REVIEW ON APPLICATIONS OF POLYMERS IN...
Home  »  Community News  »  REVIEW ON APPLICATIO...
May
25
ragupathyrenganathan
REVIEW ON APPLICATIONS OF POLYMERS IN PHARMACEUTICAL FORMULATIONS
Formulation Discussion
0
,

About Authors:
Darveshwar Jagdeep D*, Mule Madhav S1, Birajdar Shivprasad M2
*NRI Institute of Pharmaceutical Science, Bhopal, India
1School of Pharmacy, Swami Ramanand Teerth Marathwada University
Vishnupuri, Nanded-431606, Maharashtra, India,
2Department of Quality Assurance, Maharashtra College of Pharmacy,
Nilanga-413521, Maharashtra, India
*jagdeepdd@hotmail.com, birajdar100@gmail.com

Abstract:
Polymers have played indispensable roles in the preparation of pharmaceutical products. Their applications range widely from material packaging to fabrication of the most sophisticated drug delivery devices. This review includes various polymers used in pharmaceutics based on their applications. The review focuses on the use of pharmaceutical polymer for controlled drug delivery applications. Examples of pharmaceutical polymers and the principles of controlled drug delivery are outlined and applications of polymers for controlled drug delivery are described. The field of controlled drug delivery is vast therefore this review aims to provide an overview of the applications of pharmaceutical polymers. General pharmaceutical applications of polymers in Dental Medicine, Ophthalmic Drug Delivery, Gene Delivery, Preparation of micro spheres etc. are also discussed briefly.

INTRODUCTION
Life on Earth is linked to the presence of water, and water is our main constituent. However, all kinds of living species are not simply ‘bags of water’ but are highly organized. This specialized organization depends on other compounds, macromolecules, i.e. polymers that are able to retain and structure water, as natural hydro gels. Many polymers have a natural origin (mineral, vegetal or animal). Some of these have been used for centuries. In the vegetal kingdom, cellulose is the most abundant macromolecule. Cellulose is a polysaccharide composed of repeating units of cellobiose, i.e. it is a dimer of glucose. In the animal kingdom, chitin, a polymer of N-acetyl glucosamine, is widely distributed as the main constituent of the shell of arthropods. Proteins and nucleic acids are well known as supports of life, and these natural polymers retain and structure water. Use, including in the biomedical and pharmaceutical fields. An even wider diversity of properties and uses has been obtained with the development of synthetic polymers, which can be prepared by different methods and processes of polymerization of one or more monomers. In the domain of health, a very interesting property of purely synthetic polymers is their absence of immunogenicity, unlike many polymers of natural origin.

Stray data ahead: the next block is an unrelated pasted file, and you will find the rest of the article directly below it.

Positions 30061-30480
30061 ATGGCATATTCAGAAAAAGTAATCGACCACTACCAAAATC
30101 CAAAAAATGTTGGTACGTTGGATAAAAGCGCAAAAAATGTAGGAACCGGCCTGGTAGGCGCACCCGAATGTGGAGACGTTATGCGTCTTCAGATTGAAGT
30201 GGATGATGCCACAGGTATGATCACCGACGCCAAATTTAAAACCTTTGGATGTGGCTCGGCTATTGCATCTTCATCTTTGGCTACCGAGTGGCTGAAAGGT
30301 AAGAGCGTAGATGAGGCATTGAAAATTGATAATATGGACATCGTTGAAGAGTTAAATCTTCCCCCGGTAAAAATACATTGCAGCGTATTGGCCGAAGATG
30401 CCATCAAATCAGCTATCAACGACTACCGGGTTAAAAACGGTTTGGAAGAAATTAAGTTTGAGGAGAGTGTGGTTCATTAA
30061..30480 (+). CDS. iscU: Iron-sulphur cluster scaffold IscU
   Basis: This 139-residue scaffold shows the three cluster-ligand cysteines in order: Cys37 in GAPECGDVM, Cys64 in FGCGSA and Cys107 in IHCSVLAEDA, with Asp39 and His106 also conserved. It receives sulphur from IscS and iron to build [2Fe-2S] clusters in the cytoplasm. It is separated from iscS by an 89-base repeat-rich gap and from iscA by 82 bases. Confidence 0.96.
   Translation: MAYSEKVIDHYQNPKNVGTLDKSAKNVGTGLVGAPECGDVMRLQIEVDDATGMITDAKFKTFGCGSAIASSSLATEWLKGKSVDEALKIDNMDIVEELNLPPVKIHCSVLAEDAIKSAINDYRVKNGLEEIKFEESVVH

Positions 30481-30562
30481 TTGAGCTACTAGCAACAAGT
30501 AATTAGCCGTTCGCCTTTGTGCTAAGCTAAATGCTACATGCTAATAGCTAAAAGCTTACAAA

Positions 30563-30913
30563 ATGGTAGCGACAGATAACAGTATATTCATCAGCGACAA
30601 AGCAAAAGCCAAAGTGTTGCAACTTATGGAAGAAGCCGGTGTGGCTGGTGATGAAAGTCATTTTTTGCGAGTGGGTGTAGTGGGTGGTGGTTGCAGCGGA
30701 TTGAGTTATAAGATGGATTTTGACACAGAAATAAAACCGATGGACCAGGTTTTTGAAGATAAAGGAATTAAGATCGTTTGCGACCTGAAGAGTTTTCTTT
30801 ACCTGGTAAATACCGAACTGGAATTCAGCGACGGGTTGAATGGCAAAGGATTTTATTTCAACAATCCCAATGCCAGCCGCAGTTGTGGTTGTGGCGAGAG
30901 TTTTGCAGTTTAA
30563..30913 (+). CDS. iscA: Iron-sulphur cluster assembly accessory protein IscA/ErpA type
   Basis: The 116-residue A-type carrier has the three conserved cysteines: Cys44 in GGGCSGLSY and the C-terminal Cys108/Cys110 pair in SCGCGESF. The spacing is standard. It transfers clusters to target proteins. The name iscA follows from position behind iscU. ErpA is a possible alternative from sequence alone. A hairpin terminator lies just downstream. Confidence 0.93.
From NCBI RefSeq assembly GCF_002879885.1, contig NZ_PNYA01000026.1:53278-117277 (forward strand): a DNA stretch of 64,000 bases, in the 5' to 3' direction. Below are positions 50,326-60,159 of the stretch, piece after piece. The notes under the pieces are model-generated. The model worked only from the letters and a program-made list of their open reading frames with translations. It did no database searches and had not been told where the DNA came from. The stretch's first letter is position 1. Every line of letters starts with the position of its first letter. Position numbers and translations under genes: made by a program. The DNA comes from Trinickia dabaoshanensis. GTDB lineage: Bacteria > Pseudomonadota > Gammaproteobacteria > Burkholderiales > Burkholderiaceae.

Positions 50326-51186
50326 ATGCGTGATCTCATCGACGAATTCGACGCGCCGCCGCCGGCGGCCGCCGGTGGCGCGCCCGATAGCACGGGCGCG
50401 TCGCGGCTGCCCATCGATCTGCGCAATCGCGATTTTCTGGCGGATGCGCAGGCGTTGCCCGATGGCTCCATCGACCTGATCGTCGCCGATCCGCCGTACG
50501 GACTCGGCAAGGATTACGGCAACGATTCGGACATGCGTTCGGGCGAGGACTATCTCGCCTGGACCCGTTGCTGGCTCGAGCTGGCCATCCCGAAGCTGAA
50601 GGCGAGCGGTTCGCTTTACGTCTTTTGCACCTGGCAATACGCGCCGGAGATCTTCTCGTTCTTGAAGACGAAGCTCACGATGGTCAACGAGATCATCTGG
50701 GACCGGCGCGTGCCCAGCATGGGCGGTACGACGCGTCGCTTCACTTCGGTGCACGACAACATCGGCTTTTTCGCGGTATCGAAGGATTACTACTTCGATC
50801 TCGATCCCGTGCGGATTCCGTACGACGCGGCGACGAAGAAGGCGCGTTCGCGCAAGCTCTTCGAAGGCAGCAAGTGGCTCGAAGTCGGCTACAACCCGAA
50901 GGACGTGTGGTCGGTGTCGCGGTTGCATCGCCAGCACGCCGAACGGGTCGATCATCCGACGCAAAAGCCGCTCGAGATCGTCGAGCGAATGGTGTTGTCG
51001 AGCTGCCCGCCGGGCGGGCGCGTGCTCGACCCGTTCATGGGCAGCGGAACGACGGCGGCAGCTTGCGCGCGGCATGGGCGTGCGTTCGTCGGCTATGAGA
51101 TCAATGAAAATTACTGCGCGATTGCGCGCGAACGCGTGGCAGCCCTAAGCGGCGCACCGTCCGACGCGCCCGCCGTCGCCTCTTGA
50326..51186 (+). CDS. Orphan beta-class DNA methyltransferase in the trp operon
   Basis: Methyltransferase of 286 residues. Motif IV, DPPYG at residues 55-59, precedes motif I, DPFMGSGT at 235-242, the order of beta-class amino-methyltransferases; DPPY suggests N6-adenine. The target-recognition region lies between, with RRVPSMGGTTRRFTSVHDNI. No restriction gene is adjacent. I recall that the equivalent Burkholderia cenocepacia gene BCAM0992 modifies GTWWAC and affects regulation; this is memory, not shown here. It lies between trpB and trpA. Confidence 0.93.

Definition
“Polymers are long chain organic molecules assembled from many smaller molecules called as monomers.”

In pharmaceutical preparations also they have several applications in mfg of bottles, syringes, vials, catheters, and also in drug formulations

Classification

A. Based on origin:
a)      Natural Polymers: e.g. Proteins – Collagen, Keratin, Albumin Carbohydrates – starch, cellulose, glycogen.
b)      Synthetic Polymers: e.g. polyesters, polyanhydrides, polyamides.

B. Based on Bio-stability:
a)   Bio-degradable Polymers:
E.g. polyesters, proteins, carbohydrates, etc

b)   Non – biodegradable Polymers:
E.g. ethyl cellulose, HPMC, acrylic polymer

Characteristics of Ideal Polymer

  1. Should be inert and compatible with the environment.
  2. Should be non-toxic.
  3. Should be easily administered.
  4. Should be easy and inexpensive to fabricate.
  5. Should have good mechanical strength

APPLICATIONS IN CONVENTIONAL DOSAGE FORMS
In Solid Dosage Forms,
1.   Tablets
2.   Capsules
3.   Film Coatings of Solid Dosage Forms
4.   Disperse Systems
5.   Gels
6.      Transdermal Drug Delivery Systems (Patches)

Tablets
In tablet the polymer are used as a Binder and Disintegrants. Binders which bind the powder particle in a damp mass various polymer are used are Ethyl cellulose, HPMC, Starch, Gelatin, polyvenylpyrrolidine. Alginic acid, Glucose, Sucrose. Disintegrates like Starch, cellulose, Alginates, polyvenylpyrrolidine, sodium CMC which decrease the time of dissolution and gives fast action of drug.

Capsules
The various polymer are used in the capsule as the plasticizer on which the flexibility and strength of the Gelatin are depend on it .The release rate of the Capsule are controlled by using the various type of polymer.

Naturalcoating agents
Natural polymer like Shellac and zein, although still used from time to time, are hardly able to meet present-day requirements. Organic solvents should be reserved for special applications only and chlorinated hydrocarbons such as methylene chloride and chloroform are avoided altogether, since they impose a heavy load on the environment. Low-molecular-weight types of methylcellulose and hydroxypropyl methylcellulose can also be processed as aqueous solutions. Ethyl cellulose and cellulose acetate phthalate are available as aqueous dispersions, so-called pseudolatexes. An overview of the most widely used cellulosic’s is presented, the structure and properties of acrylic polymers.

The solubility properties of EUDRAGIT® acrylic polymers are adjusted to the conditions of the digestive tract. They satisfy particularly stringent requirements in terms of purity. Further quality characteristics are the high stability to environmental influences during storage and absolute skin friendliness, i.e. indifference to bodily tissue and fluids. The amount of acrylic polymer consumed with the active ingredient is very small, only a few milligrams in the case of coated tablets and approximately 150 mg per day with specific sustained-release preparations. The average polymer quantity taken up by an adult is thus about 2 mg per kg of body weight.